Alongside that culture of greed exists one of complacency — the acceptance of poverty and unlimited wealth as necessary components of a free market society. Together, these values flourish and stifle progressive attempts to remedy the numerous symptoms of extreme economic inequality. This culture is what allows politicians to praise our “strong economy” on the debate stage while millions of Americans struggle to afford food and rent. When we live in relative comfort and are not confronted with the daily realities of extreme inequality — and we don’t hear the voices of those who endure the worst of it  (low income is correlated with low political participation) — it’s easy to overlook the problem.

The shift in mindset required for us to finally address this daunting systemic issue is best captured by “Poverty, by America” author Matthew Desmond: we need to become “poverty abolitionists”. Desmond calls on Americans to envision a future where poverty and other symptoms of extreme inequality are not essential elements of a free society. In order to build a better future, we must be brave enough to challenge the status quo.

These ideas are not novel. Americans have been demanding greater compassion from their leaders and fellow citizens for generations — and for a brief period in the 1960s and ‘70s, they responded. But now it feels like we have turned away from that goal. With our neighborhoods still so segregated along race and class lines, education on and exposure to different perspectives  are essential tools to foster empathy — but bans on books and prohibitions on teaching the histories of all Americans are pushing us in the wrong direction. Tax cuts and downsizing government agencies are not going to benefit anybody but the affluent, deepening the class divide.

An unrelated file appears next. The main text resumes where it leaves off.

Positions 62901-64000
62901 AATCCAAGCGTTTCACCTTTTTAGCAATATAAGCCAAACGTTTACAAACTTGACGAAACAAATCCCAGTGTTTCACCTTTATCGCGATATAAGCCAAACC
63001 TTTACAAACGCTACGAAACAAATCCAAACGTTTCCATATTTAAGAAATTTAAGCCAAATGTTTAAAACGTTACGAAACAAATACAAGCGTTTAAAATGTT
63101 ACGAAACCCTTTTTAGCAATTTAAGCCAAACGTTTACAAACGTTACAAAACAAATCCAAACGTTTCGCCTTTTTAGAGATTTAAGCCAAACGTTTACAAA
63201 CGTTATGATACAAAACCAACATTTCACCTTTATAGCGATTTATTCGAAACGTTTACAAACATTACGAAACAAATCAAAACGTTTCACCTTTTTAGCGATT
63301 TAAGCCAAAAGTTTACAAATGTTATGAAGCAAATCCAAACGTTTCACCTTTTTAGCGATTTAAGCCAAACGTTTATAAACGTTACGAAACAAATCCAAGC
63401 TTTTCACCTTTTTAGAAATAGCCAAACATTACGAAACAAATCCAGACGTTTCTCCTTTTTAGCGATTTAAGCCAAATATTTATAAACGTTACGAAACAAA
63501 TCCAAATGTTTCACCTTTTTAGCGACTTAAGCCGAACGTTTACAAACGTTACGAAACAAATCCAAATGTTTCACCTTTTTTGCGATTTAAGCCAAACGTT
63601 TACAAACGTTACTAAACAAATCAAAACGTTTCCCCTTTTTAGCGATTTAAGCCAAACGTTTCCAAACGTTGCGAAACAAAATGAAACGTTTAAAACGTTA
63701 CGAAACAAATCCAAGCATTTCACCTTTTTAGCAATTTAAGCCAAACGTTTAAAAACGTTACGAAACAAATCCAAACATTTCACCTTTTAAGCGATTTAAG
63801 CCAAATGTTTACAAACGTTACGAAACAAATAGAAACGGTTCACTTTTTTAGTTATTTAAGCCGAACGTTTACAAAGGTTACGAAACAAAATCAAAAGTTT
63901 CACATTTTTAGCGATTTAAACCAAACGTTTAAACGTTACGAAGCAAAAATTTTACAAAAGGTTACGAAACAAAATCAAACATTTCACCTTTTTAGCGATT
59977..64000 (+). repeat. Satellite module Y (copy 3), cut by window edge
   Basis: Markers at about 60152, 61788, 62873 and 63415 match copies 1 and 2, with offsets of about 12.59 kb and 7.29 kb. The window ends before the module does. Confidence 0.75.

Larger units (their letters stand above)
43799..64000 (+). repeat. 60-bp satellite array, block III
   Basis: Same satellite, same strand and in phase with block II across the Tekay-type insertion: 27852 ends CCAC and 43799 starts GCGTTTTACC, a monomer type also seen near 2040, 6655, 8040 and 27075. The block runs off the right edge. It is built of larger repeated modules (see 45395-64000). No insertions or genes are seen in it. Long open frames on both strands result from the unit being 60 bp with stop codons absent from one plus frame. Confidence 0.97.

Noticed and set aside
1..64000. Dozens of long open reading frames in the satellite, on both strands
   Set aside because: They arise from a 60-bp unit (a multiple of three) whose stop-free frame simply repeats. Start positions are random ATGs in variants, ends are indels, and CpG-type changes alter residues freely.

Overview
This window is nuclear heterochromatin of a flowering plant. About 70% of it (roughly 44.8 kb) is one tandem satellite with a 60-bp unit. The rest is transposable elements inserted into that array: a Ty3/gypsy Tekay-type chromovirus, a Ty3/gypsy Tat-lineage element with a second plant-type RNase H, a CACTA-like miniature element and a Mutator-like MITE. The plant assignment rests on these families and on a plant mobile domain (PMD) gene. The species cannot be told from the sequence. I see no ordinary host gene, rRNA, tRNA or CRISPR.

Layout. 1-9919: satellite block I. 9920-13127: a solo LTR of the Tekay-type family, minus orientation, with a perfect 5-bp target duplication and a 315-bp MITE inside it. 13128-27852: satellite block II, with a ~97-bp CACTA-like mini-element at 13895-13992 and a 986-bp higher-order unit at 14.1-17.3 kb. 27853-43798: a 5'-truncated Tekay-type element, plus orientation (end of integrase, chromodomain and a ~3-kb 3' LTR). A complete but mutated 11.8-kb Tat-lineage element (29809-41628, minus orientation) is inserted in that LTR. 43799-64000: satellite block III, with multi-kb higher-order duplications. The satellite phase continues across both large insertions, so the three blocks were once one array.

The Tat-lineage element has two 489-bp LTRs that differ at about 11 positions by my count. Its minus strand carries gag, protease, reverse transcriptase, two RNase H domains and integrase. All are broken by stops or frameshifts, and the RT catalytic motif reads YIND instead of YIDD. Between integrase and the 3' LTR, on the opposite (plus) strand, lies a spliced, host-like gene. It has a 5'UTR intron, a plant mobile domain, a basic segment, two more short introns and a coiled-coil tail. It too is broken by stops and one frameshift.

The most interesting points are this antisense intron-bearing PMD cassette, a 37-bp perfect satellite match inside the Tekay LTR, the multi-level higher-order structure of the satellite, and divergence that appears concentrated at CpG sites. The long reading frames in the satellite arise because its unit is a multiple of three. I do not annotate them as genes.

It’s natural to  fear the unfamiliar and the uncomfortable, but when our current approaches are so glaringly ineffective, we have to risk getting a little uncomfortable in order to seek real solutions. Now it would be naive to think that a simple mindset shift can completely solve our problems.  Some of the driving factors behind inequality, like addiction and mental illness, are far too complicated and individualized. But the Covid response reminded us that drastic change can result from increased commitment and investment; progress, no matter how incremental, is still progress. And we know that the funds and resources exist within the borders of our rich country — they are just concentrated in the hands and bank accounts of the wealthy. What we are lacking is the civic courage to divert those resources in large amounts to the areas in which they will have the greatest impact.

Nellie Pennington and Nate Hine

Nate Hine and Nellie Pennington: Advocates for Children

In this profile co-authored by intern Rachel Roncka, a Vermont couple discusses their experience fostering more than 20 children since 2020 and their view that foster care is really just a bandaid for the wounds created by poverty and systemic inequality.

Read more >

Author: Rachel Roncka
Published: October 16, 2023

Feature image: Benjamin Disinger on Unsplash